Wild boar on the rampage

A snuffle and rustle in the dense, forest undergrowth send the children, 6 of them on their way to Primary School on a lightly populated mountainside in Rawat, Bhurban, screaming and running for the small school building as fast as their short legs and heavy book bags will allow: They know, all too well, the source of the noise and, rightly so, are absolutely petrified!
They appeared, just one or two of them about 5 years ago now, migrating, it is thought, down from Nathia Gali to the Bhurban area when heavy winter snows closed the roads up there and hotels and restaurants closed down for lack of business. This meant, in turn, that the wild boar – these had arrived in Nathia Gali just a few years prior to this, migrating up the long valley from the Margalla Hills – were suffering from hunger pangs. So, down they came to an area with a large hotel with plenty of refuse bins to root in and, from there, spread out across the mountainside to breed and wreak havoc and fear amongst the local population, many of whom remain here all year round.
It is a well known fact that wild boar are extremely dangerous animals – especially so when they have young and they generally have 10 – 14 at a time. And, whilst there have not yet been any human casualties on this mountainside, the damage done and fear engendered are terrible yet. As tends to be the case, the Punjab Wildlife Department hasn’t done a damn thing to control this ever increasing invasion force which, from the original one or two, has multiplied to, quite literally, hundreds.
The houses here, away from the main road, are scattered hither and thither up, down and around the very steep mountainside where life is hard. And, thanks to raging inflation, getting harder by the day, plus, the vagaries of climate change are being hard felt. The vast majority, poverty stricken as they claim to be, do not bother to even attempt to cultivate any crops on the long ago terraced land. But, the few who do, no easy task I assure you, are now loosing whatever they grow to the depredations of the wild boar who are next to impossible to keep out.
Under cover of darkness – although they are occasionally seen during daylight hours too – the wild boar rip and gnaw their way through thick, extremely thorny undergrowth. This makes easily discernible ‘pig highways’ and then, with tusks, snouts and trotters, excavated tunnels underneath the stoutest, concreted in to place, interlinked, strong metal fences and, once in, smash and eat corn, dig up and eat root vegetables such as potatoes, turnips, carrots, mooli ect, gorge on pumpkins, tomatoes, capsicums and anything else that takes their greedy fancy. They also gouge up earth all over the place as they search for edible roots of wild plants and grasses. And, if a human happens to catch their attention, the only thing to do is run like hell and pray – wild boar are very fleet of foot – that they decide to give up the chase.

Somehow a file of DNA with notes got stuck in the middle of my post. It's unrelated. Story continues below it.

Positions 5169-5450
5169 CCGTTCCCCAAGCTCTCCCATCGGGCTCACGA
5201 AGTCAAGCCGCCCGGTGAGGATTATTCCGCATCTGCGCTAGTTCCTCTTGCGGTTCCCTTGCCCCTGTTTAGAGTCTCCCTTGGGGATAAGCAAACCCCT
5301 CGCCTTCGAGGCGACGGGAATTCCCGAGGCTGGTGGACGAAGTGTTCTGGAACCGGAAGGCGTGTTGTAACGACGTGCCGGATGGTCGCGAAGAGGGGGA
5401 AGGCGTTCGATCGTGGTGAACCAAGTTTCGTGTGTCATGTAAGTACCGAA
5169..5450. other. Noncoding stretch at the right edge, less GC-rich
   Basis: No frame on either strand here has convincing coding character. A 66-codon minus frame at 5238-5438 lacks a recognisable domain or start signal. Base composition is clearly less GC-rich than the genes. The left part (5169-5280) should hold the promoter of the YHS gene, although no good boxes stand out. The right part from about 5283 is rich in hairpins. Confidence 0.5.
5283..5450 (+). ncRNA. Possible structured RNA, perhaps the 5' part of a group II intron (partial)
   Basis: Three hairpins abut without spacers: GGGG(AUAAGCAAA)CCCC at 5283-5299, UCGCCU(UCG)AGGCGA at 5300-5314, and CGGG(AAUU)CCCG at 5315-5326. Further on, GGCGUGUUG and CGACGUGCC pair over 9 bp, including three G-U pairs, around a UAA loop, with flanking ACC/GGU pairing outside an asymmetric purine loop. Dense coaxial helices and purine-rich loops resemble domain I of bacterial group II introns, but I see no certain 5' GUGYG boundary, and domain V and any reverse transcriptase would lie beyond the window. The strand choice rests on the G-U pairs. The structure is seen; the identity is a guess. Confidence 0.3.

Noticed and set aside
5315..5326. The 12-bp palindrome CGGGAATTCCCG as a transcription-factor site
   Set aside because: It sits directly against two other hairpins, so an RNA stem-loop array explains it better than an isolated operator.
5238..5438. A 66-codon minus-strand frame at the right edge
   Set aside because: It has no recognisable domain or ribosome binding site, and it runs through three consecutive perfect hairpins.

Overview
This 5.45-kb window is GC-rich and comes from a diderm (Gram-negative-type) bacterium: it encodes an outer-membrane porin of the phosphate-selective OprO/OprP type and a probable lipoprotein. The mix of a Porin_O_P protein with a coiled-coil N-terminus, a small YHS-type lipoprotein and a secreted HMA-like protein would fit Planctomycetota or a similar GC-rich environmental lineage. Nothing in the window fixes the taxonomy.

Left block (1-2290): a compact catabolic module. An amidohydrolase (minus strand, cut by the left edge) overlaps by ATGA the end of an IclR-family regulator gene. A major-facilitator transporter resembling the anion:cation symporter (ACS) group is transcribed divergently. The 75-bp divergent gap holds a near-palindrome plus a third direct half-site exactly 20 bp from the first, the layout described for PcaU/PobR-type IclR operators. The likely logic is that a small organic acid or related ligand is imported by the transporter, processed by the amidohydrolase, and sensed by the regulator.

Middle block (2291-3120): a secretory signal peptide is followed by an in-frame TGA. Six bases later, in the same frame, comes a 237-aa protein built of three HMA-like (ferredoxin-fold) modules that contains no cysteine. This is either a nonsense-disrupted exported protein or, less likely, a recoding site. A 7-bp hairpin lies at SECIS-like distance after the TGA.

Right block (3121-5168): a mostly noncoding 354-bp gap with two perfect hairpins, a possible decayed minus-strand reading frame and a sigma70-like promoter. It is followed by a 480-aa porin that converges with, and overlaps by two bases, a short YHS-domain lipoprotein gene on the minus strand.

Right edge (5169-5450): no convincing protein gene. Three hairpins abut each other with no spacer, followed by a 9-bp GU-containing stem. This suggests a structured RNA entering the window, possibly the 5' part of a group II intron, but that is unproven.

The villages are in a quandary: If they shoot a wild boar then, pig being haram, no one will touch it and the carcass will lie, stinking, in the open until it rots away or is slowly devoured by other wild animals, jackals and hyenas, for instance which no one wants to encourage to hang around habitations either as, along with children, there is livestock to be considered.
The wild boar problem has now become so massive that people – it used to be that evening visiting was quite the thing – no longer dare go out at night as walking around the mountain, mostly on hardly visible tracks, is suddenly a very dangerous occupation.
The big problem is what to do: Having already explained the haram situation, one can only presume that this extends to the Punjab Wildlife Department staff as well. Although, this is probably a fairly remote possibility, they do employ a few Christians who could, or who are brave and skilled enough as a wounded wild boar of full size is a veritable death machine, go out there and shoot them, then haul the carcasses away or bury them or whatever.
Putting out poison bait is a dangerously unreliable option as other wild animals, maybe even the few local leopards that are a protected species of course, would take the bait and die. Just as depending on the type of bait used, domestic livestock too and the overall outcome of poisoning could have terrible results and could, quite conceivably, end up polluting the local streams which double as the local, none too clean, water supplies for the majority of those living here.
On this mountainside the children, especially the tiny-tots, are most at risk as some of them walk, along otherwise deserted tracks, for many kilometers on their early morning way to school and then back again in the afternoon. Wild boar, dozens of them, have made a home in a deep, long running, nullah which runs close to one side of the smallest and most isolated of the primary schools here and, as daylight hours shorten and the children walk to school in dawn light, they will be in greater danger than ever.
The Punjab Wildlife Department must, really come up with a feasible solution and implement it to the full before something dreadful occurs.

The writer has authored two books titled The Gun Tree:  One Woman’s War, The Parwan Wind - Dust Motes and lives in Bhurban.

The writer is author of The Gun Tree: One Woman’s War (Oxford University Press, 2001) and lives in Bhurban.

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